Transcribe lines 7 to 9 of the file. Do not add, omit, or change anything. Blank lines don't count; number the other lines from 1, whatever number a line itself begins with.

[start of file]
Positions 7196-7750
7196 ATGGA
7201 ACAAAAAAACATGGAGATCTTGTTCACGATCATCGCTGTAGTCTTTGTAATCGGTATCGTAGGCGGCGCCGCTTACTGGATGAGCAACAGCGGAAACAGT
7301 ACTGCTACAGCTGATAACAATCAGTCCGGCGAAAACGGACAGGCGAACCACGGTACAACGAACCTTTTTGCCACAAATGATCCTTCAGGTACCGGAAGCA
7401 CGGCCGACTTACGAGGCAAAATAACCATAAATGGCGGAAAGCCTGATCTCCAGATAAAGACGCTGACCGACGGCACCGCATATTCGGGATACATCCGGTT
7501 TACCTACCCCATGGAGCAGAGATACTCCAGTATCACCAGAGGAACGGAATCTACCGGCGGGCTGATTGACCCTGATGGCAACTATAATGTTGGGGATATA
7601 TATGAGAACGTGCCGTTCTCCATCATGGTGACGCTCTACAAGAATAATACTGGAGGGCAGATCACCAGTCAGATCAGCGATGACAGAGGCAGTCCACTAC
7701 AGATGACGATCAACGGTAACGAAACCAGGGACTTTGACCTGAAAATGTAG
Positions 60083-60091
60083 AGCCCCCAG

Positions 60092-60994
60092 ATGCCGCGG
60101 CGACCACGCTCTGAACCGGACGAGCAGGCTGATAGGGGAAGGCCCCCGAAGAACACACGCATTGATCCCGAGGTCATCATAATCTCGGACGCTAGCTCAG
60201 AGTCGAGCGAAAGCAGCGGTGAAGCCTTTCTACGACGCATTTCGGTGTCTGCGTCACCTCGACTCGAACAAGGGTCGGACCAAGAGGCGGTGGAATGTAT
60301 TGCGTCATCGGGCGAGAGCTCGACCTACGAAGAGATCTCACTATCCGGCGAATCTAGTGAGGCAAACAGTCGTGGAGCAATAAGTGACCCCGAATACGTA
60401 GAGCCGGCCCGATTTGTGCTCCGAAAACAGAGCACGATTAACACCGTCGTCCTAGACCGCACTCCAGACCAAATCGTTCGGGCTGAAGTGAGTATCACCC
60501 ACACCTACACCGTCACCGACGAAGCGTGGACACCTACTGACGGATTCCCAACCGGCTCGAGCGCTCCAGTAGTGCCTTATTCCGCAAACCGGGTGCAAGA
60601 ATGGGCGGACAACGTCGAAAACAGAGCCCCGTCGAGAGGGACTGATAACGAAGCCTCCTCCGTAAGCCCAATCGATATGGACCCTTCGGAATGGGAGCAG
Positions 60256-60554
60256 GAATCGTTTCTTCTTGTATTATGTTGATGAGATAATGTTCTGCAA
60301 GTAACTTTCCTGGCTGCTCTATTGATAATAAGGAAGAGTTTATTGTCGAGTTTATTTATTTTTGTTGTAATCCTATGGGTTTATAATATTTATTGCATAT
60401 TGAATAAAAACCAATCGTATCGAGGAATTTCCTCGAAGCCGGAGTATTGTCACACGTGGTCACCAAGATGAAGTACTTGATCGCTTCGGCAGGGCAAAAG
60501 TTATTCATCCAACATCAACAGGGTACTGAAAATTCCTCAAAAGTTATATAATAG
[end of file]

7601 TATGAGAACGTGCCGTTCTCCATCATGGTGACGCTCTACAAGAATAATACTGGAGGGCAGATCACCAGTCAGATCAGCGATGACAGAGGCAGTCCACTAC
7701 AGATGACGATCAACGGTAACGAAACCAGGGACTTTGACCTGAAAATGTAG
Positions 60083-60091